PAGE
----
On the way back from Las Tijeretas, we posed with a giant Darwin statue (tourist lols) and strolled home via Playa Carolla (aka Lovers’ Beach) where you can watch more sea lions play, and where we stopped to catch the sunset over the bay, a nearby lighthouse twinkling in the distance.

The next morning we treated ourselves to a cheap breakfast in a cafe (bread and jam wearing thin!) and we were lucky enough to catch a local Navy parade going past the balcony of the restaurant. Turns out it was the Galapagos Navy’s birthday, so there was a day of events happening – from the marching band parade in the morning, to the concerts in the evening that we heard from our hostel! 

On our second day we checked out the Interpretation Centre in the morning: a fantastic museum which details the history, ecology, economy and future of the islands, from shady stories of murder, imprisonment and failed utopias, to the shortage of water and natural resources, the delicate ecosystem, and responsible tourism. We learnt about pirates and castaways that used to call the islands home, coming and snatching away giant tortoises to eat on their boats; about interesting figures who tried to set up businesses there – Dutch groups, Germans, Irishmen.. before the islands eventually gained National Park status in 1959 (surprisingly late!) 

In the afternoon, we bumped into our buddy Tabbie again and returned to Tijeretas for more snorkelling, and had probably one of our top experiences on the islands, when a sealion pup played with us for a good 10-15 minutes underwater, somersaulting, swimming right up to our snorkel masks then rolling backwards, dancing around us and chasing our movements. We were so excited we were screaming into our snorkelling masks with delight! Afterwards we trekked up to a nearby mirador to see frigate birds flying overhead. We ended the evening watching the sunset on Playa Mann with Tabbie, before an early night.

Our final day on the island was our tour day to Kicker Rock and Cerro Brujo beach. At a massive cost of $110 (pretty much the same as the Park entrance) there was a lot of pressure on the day, and unfortunately, it didn’t quite deliver. Having read a ton of gushing reviews on Trip Advisor (always a dangerous pursuit!) we’d heard about the myriad sharks and rays that live around Kicker Rock, and we expected the water to be full of exotic creatures. 

However, the reality was – although the rock itself, the coral formations, the HUGE tropical fish (including cool-looking Grouper fish) were awesome, we only saw a couple of sharks and some sea turtles (other people saw a couple of rays) and after 2 hours of swimming in the rough, freezing water, we felt a little crestfallen. We were there on a Sunday and our guide felt a bit ‘B Team’ – an older, portly guy with little English and his only attempts at guiding were to tell us to follow him, and to hit the water with his flippers to tempt sharks closer!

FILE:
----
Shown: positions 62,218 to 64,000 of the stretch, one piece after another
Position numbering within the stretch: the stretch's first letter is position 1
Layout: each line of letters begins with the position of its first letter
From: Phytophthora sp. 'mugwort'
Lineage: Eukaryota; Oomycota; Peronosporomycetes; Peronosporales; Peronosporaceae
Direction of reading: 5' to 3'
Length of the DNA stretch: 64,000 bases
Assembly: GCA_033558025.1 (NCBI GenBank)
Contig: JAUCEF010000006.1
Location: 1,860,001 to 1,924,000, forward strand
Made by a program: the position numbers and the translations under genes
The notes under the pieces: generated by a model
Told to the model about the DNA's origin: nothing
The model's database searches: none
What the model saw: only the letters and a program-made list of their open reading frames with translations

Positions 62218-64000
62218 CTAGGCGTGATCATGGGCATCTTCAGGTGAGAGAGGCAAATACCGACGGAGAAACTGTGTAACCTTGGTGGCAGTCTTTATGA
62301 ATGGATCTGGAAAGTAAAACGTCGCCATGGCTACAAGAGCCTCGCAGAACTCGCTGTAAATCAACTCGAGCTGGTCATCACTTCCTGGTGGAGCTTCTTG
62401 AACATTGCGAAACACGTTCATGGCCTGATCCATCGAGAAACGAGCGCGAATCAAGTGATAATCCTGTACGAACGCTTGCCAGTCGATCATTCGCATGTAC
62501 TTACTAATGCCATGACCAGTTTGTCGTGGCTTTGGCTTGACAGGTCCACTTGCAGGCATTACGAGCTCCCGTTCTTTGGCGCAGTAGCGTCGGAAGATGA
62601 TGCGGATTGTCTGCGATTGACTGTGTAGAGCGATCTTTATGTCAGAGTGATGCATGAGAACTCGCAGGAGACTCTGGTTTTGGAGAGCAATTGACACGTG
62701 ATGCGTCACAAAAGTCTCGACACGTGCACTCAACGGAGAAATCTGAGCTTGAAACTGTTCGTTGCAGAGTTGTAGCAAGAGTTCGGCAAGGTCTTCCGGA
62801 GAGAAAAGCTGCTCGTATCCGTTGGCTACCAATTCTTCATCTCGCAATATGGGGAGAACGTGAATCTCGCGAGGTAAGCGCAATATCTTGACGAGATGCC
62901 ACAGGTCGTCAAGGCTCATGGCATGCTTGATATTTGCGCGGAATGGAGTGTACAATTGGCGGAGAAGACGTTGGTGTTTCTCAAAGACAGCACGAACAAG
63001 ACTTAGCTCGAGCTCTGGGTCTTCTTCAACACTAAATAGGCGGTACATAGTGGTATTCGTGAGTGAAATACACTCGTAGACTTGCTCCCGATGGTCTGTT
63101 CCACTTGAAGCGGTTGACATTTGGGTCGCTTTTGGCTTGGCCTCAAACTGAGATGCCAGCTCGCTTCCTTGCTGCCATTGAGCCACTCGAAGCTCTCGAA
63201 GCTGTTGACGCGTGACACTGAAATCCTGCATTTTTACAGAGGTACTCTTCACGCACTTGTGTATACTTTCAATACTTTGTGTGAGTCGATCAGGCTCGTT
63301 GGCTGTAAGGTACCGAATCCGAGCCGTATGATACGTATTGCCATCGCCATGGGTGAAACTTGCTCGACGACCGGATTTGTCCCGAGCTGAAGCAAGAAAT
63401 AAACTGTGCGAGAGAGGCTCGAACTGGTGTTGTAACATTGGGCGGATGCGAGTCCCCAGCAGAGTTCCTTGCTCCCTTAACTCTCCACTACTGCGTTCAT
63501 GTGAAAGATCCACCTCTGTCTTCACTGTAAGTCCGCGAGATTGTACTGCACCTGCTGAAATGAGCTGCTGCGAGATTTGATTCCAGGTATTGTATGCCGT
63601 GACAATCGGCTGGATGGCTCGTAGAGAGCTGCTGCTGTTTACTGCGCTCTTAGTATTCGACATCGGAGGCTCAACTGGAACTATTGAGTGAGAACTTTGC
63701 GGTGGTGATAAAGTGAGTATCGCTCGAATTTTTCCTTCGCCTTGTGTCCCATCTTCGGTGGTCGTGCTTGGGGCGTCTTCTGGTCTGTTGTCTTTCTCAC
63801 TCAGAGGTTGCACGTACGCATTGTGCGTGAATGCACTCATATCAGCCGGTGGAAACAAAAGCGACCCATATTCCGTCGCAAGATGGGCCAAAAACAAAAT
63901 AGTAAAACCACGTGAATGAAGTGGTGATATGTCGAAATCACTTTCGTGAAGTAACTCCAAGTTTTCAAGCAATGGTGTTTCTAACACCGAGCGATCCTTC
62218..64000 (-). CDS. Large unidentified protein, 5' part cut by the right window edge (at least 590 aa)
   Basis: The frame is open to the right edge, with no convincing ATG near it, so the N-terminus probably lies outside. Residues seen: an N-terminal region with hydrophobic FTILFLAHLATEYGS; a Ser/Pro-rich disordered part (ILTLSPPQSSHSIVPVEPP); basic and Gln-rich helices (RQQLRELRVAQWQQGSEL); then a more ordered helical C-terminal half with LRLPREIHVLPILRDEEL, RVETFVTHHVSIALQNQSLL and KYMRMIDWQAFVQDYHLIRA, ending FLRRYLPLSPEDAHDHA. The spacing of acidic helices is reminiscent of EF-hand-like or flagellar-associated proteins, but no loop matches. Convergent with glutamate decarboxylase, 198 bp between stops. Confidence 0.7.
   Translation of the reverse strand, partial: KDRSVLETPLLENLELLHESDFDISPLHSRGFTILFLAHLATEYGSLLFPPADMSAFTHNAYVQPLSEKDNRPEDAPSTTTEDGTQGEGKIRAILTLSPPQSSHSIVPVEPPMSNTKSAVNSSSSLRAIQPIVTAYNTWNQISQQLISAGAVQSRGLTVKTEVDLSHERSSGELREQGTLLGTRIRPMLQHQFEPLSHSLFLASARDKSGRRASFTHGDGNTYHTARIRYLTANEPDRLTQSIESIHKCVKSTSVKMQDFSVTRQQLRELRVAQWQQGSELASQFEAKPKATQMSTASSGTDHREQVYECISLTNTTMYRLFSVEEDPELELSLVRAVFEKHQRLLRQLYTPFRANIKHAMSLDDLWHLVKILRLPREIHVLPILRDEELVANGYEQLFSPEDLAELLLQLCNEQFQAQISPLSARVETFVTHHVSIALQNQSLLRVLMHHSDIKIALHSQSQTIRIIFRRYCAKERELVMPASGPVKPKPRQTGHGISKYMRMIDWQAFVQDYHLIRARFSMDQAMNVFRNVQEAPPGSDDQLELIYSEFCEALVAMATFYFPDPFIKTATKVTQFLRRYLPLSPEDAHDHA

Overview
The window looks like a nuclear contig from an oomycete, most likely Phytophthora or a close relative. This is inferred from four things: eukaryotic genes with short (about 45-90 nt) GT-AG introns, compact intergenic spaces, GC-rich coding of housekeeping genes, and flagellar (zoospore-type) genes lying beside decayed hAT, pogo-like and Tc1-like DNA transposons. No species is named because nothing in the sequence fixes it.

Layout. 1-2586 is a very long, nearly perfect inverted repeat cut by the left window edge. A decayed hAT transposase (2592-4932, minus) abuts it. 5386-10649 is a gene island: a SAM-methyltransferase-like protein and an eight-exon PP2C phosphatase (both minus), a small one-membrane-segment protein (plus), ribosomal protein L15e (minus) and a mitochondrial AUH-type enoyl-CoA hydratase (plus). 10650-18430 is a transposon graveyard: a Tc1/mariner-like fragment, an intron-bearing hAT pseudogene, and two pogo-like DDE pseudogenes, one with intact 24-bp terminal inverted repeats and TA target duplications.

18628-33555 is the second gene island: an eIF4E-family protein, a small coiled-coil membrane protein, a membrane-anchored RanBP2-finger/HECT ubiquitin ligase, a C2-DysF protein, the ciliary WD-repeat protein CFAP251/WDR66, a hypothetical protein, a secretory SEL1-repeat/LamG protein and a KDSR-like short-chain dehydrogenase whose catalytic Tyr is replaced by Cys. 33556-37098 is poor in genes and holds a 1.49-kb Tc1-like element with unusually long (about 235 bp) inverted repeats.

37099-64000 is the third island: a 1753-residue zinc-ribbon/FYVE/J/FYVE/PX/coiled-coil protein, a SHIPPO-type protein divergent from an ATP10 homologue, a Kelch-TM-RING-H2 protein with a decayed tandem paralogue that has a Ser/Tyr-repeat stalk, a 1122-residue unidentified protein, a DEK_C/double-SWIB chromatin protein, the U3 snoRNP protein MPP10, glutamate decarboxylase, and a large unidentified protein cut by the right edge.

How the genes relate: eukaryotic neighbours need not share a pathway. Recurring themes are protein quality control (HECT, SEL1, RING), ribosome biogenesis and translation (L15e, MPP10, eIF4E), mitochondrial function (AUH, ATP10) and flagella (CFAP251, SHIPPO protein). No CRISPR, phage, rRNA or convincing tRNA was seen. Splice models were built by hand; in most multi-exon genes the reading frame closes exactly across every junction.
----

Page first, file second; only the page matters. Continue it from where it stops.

However, the second part of the tour was fantastic – after a lunch of grilled chicken and rice on the boat, we visited the STUNNING Cerro Brujo beach. And when I say stunning, I mean it looked like the Phillipines or the Carribean. Perfect sugar-soft white sand, warm clear waters… as we pulled up, we could see puffer fish swimming below us, and as we arrived onto the main part of the deserted beach, we dropped everything and ran into the water like little kids!

We met some fun people on the tour, and rode back on the roof of the boat together – a wet and wild experience! In the evening, we took one last sunset stroll around the port, playing on the sealion-shaped climbing frames and watching the Sunday sun fade. We paused on a bench and were admiring the pretty Sally Lightfoot crabs, when we realised there were a few Blue-footed Boobies just sitting on the rocks right there! We’d seen them from a distance on our tour, but now they were sitting, regally, on a rock about a metre away, with their bright blue feet on show. 

We were so excited we took about a million photos, and agreed with each other than seeing stuff for free on the islands always feels more thrilling than on a tour – more unique and personal… And of course, it’s free!

We finished San Cristobal with a couple of beers on our hostel roof-top, discussing our fear about the next day’s TWO boats, necessary to get to our third island, the much-hyped Isabella…. 

This is part of a three part series.